Don’t Blink World Press Photo exhibition 2018

Text: Tanya Lake

In 2004, I won a place in the World Press Photo exhibition for underwater images of Sydney that a judge in Amsterdam told me she had fought for, against another judge who despised them. I was touched. Back then, all the photographers had agency representation. Now, only a handful do. It’s a sad indictment of the current state of photojournalism. Despite this strange new world of fake news, curated feeds and social media algorithms, what remains is a dogged, if not niche, passion for photojournalism.

This year’s exhibition reveals some dark truths of the human condition; a woman lying in her own blood amongst fallen postcards on London Bridge, a naked child being carried from the bombed wasteland of Mosul, bodies of drowned Rohingya refugees.

A passerby comforts an injured woman after Khalid Masood drove his car into pedestrians on Westminster Bridge in London, UK, killing five and injuring multiple others.

‘Witnessing the Immediate Aftermath of an Attack in the Heart of London’ © Toby Melville, Reuters

You don’t have to be a photographer to appreciate the World Press Photo exhibition, free at the State Library of NSW. The images are more than technically decent snaps; they’re visual poetry, revealing the current state of our world.

Sports images fill the first room. An aerial of the Marathon de Saab, depicting ultra-marathoners running through desert sands. Kid jockeys ride horses bareback in Sumbawa, ex-guerilla fighters in Columbia play football.

The next room contains nature and environmental images; global warming in Antarctica, mass production of vegetables in Holland, recycling of waste, deforestation in the Amazon.

Plant scientist Henk Kalkman checks tomatoes at a facility that tests combinations of light intensity, spectrum and exposures at the Delphy Improvement Centre in Bleiswijk, the Netherlands.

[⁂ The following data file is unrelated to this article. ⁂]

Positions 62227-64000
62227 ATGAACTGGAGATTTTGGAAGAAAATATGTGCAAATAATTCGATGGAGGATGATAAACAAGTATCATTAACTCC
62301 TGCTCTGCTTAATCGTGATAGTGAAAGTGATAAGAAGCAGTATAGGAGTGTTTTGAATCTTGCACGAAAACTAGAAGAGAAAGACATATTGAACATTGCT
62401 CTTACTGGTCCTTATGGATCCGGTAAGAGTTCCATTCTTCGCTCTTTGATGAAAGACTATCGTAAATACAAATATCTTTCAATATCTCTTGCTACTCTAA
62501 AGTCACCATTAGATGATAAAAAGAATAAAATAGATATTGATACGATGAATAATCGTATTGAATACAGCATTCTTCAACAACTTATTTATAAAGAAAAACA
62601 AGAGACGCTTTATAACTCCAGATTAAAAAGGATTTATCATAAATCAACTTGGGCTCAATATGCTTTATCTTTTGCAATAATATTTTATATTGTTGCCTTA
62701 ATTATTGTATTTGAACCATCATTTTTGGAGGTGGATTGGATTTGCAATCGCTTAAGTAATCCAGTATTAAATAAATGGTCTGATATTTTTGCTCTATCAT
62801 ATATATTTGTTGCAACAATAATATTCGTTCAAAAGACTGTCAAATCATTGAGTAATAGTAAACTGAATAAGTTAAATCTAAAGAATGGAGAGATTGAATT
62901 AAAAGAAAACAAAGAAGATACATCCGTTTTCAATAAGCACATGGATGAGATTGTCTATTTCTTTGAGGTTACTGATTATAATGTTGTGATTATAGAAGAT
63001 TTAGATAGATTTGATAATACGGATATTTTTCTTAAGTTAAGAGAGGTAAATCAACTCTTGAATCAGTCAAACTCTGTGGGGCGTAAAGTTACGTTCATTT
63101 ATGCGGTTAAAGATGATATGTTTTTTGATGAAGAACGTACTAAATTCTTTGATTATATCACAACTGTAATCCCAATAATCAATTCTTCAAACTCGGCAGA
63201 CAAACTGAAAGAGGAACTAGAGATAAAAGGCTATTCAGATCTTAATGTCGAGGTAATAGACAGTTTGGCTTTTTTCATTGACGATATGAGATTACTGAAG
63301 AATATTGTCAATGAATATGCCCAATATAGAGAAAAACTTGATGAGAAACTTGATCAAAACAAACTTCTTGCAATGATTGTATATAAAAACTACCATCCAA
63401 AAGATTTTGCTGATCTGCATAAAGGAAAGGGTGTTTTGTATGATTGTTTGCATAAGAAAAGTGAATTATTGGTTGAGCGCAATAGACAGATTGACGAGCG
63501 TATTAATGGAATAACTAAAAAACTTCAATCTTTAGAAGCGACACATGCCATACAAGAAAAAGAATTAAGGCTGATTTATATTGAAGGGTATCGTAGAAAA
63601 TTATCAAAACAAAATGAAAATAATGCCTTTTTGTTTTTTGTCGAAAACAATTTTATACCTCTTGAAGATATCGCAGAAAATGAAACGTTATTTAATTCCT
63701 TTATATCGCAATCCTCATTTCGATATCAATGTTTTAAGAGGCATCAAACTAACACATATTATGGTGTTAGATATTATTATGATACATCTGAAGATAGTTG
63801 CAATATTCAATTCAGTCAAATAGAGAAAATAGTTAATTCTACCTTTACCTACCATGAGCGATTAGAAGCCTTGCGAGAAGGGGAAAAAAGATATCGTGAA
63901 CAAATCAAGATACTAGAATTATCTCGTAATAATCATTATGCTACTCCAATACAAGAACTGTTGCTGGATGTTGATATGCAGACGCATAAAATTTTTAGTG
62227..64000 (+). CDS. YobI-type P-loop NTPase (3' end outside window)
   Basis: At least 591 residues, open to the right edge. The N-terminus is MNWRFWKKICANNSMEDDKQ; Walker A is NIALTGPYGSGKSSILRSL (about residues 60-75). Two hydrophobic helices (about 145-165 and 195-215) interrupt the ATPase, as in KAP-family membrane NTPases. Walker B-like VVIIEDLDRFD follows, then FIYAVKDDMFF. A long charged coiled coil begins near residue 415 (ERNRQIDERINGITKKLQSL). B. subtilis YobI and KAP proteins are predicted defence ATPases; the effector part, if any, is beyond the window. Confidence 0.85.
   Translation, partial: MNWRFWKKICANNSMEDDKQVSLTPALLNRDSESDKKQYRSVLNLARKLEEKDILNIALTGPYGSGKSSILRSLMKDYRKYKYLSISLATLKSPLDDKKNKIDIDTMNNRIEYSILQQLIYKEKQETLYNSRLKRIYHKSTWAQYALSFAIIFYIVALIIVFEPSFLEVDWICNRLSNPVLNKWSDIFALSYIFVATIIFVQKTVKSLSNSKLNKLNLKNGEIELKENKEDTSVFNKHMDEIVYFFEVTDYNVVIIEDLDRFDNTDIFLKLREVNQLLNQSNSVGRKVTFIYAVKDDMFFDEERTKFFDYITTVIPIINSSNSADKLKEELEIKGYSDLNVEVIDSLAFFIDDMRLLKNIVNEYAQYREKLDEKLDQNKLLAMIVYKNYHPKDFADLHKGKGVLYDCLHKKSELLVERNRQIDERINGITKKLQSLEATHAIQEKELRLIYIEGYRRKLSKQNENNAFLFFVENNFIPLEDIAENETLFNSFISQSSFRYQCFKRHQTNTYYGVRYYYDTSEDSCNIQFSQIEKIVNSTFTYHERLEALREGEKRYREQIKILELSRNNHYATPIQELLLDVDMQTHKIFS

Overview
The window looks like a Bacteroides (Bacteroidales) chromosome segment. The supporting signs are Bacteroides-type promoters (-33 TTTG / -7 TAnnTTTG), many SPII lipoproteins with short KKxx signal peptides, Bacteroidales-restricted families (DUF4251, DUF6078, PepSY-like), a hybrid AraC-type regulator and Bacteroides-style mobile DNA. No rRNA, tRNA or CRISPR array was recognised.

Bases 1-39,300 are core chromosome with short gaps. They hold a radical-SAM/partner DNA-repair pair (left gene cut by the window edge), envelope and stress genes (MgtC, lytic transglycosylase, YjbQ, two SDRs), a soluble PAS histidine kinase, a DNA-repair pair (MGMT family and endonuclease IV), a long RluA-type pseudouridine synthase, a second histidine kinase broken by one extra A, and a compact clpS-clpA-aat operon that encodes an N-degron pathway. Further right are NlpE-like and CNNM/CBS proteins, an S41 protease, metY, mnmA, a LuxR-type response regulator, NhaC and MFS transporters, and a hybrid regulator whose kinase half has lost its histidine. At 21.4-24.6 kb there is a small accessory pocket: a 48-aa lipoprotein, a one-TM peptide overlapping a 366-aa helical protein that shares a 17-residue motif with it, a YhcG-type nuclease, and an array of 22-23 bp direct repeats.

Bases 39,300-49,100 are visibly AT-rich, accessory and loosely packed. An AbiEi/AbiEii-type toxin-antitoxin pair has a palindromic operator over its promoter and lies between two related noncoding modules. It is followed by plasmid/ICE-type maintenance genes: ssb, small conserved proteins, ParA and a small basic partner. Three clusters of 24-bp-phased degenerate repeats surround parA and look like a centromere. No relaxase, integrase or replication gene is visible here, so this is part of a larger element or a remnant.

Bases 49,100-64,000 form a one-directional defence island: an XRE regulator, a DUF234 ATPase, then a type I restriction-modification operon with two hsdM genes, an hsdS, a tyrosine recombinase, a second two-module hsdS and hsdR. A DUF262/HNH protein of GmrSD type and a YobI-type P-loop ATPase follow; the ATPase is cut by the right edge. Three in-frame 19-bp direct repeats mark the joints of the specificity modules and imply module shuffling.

‘Hunger Solutions’ © Luca Locatelli, for National Geographic

Next are contemporary stories, long term projects and portraits; of Boko Haram teenage suicide bomb survivors, young girls in Cameroon having their breasts bound, a woman inspecting her vagina after gender reassignment surgery.

Dr Suporn Watanyusakul shows patient Olivia Thomas her new vagina after gender reassignment surgery at a hospital in Chonburi, near Bangkok, Thailand.

‘More Than a Woman’ © Giulio Di Sturco

The last room contains the news images. It’s bleak. Here we see the winning image; a young Venezuelan protester on fire.

José Víctor Salazar Balza (28) catches fire amid violent clashes with riot police during a protest against President Nicolas Maduro, in Caracas, Venezuela.

‘Venezuela Crisis’ by © Ronaldo Schemidt, Agence France-Presse

Refugees in Bangladesh watch their village burn across the river in Myanmar. In freezing Belgrade, Afghan refugees try to survive. A naked child is carried from the rubble in Mosul. I’m unable to rearrange my expression to that of a nonchalant viewer as I leave this room.

An unidentified young boy, who was carried out of the last ISIS-controlled area of the Old City by a man suspected of being a militant, is washed and cared for by Iraqi Special Forces soldiers. The soldiers suspected that the man had used the boy as a human shield in order to try to escape, as he did not know the child’s name.

‘The Battle for Mosul – Young Boy Is Cared for by Iraqi Special Forces Soldiers’
© Ivor Prickett, for The New York Times (the child in this image was later adopted by the soldier carrying him.)

When I fall asleep that night the images return. Strangely enough, I think of the face of a Japanese garbage man, in the environmental series “Wasteland”, documenting rubbish disposal across nations. The man’s face seems the very picture of sadness.

Waste is unloaded at Shizai paper recycling plant, Tokyo, Japan, which has been processing waste since 1969.

‘Wasteland’ © Kadir van Lohuizen, NOOR Images

This is the stuff of nightmares; the desperate exodus of peoples, burning homelands, massacres, a planet drowning in waste, heads that turn the other way. But it’s our world; sometimes terrifying, sometimes beautiful, oftentimes heartbreakingly sad. We must not look away.

The World Press Photo exhibition is at the State Library on Macquarie Street until Sunday 24 June. Weekend opening hours are 10am to 5pm both days. Entry is free.


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